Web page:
As many as seven inches fell on Harford County Sunday, catching many by surprise, making roads treacherous and closing Harford County Public Schools Monday.
Teri Kranefeld, manager of communications for Harford County Public Schools, started spreading the word shortly before 7:30 p.m. Sunday that schools would be closed Monday.
Parts of northern Harford County, such as Norrisville, had as many as seven inches of snow, county emergency services spokesman Bob Thomas said Sunday.
Officials were warning residents to continue staying off the roads as night set in, with freezing rain and ice expected.
Harford County's emergency services department fielded more than 87 calls for service between 11 a.m. and 2 p.m., emergency services spokesman Bob Thomas said.
More than 36 of those calls were for accidents, he said.
"Our concern is the snow is packed and icing conditions are setting in which makes driving extremely hazardous," he said at about 2:30 p.m.
State Highway Administration spokesman David Buck said later in the day: "We need people to continue to keep their speeds down. Obviously, people are going to keep coming home from the Ravens game – crazy-ending Ravens game – but after that, we're going to need as many people to stay home as possible."
No power outages or other problems were immediately reported, but a man in Whiteford did suffer a snowblower-related injury in the early afternoon.
The man's hand was apparently "amputated," in the 2000 block of Whiteford Road, according to Harford County Volunteer Fire & EMS Association spokesman Rich Gardiner.
The blast of snow was a little more than forecasters had originally predicted, emergency manager Rick Ayers said Sunday at about 1 p.m.
He said parts of Harford County, including Bel Air, already had two to four inches of snow.
"I don't think they anticipated this much snow, to be honest with you," Ayers said. "There's accidents everywhere in the county."
SHA continued putting salt down on state roads as the snow took a break in the later afternoon.
Spokesman David Buck said crews had a good handle on the roads by about 5 p.m., as the snow slowed.
"This was supposed to be a one- to maybe two-inch snow," he noted. "It obviously overproduced from a snow perspective."
At 5:45 p.m., he said, "major roads are in very good shape."
Crashes, however, plagued Harford throughout the day.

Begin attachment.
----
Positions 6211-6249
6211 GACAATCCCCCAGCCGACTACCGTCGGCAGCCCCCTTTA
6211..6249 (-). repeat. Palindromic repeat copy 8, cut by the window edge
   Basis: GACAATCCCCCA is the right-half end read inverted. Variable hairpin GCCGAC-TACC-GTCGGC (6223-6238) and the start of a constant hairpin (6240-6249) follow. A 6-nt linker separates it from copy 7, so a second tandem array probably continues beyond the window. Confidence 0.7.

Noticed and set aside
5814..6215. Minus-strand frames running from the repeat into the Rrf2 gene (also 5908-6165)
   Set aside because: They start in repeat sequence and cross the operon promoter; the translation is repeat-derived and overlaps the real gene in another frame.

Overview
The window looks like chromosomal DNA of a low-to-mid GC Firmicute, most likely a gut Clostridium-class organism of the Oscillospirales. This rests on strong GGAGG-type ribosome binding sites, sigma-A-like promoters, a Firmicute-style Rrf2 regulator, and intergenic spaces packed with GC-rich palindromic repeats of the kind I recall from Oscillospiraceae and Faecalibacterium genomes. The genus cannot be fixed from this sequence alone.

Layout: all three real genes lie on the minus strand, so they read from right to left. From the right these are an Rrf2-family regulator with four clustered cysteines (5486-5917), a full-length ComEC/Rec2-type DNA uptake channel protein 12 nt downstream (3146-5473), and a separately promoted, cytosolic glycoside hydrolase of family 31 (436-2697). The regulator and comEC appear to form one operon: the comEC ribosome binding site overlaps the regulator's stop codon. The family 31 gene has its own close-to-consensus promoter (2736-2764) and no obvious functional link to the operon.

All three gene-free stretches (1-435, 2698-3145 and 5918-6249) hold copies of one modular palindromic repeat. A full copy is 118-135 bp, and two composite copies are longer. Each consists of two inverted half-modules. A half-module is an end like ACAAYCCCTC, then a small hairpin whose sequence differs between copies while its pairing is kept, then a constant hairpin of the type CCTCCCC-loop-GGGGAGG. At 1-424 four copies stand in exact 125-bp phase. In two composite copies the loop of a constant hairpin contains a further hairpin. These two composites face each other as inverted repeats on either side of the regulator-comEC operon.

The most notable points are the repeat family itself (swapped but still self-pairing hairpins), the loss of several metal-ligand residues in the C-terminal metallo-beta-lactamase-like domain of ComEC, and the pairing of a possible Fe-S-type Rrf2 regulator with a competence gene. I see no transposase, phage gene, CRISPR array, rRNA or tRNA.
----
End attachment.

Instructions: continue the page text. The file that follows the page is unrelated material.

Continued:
The I-95 area in Harford was tied up throughout the day with several crashes, including one at the Route 24 exit that blocked all lanes to northbound traffic at about 5 p.m.
The crash was cleared within about an hour, according to Maryland Transportation Authority.
The Hatem Bridge was temporarily closed at about 1 p.m. for de-icing.
Harford's public works department was struggling to get the roads "under control" early Sunday afternoon, but Ayers said there had still been "too many to count" in the first few hours of snowfall.
The Emergency Operations Center was activated to Level 2, out of three activation levels.
That meant emergency staff and select county agencies, including county highways, Sheriff's Office, Maryland State Police and fire officials, were activated, Ayers said.
Events around the county were being canceled in reaction the unexpected snowfall.
Harford Community College closed at 11:45 a.m. and canceled all classes, programs and events. The library was closed and both performances of "The Nutcracker" and "Fairytale Courtroom" were canceled.
Havre de Grace's Candlelight Tour was postponed to Dec. 15.
The Harford County Fire and EMS Association posted the following notice just before 11:45 a.m. Sunday on its web site:
"An update to the weather from a NWS conference call. The snow will switch to a sleet/snow and freezing rain mixture. This will continue all afternoon and through the night most likely for all of Harford County from Rt. 1 North. The Southern part of our County along the I-95 corridor may switch over to all rain sometime overnight. A 1/4" of ice is expected.
Please use caution on the roads. They are in very poor condition and driving is extremely hazardous. Auto collisions are occurring all over the county"
The Snow Emergency Plan went into effect at about 11:30 a.m., according the Harford Fire Blog.
Although there were no reports of power outages, downed wires or related problems by about 1 p.m., Ayers said "if we get a lot of sleet and freezing rain, that could change."Copyright © 2014, The Baltimore Sun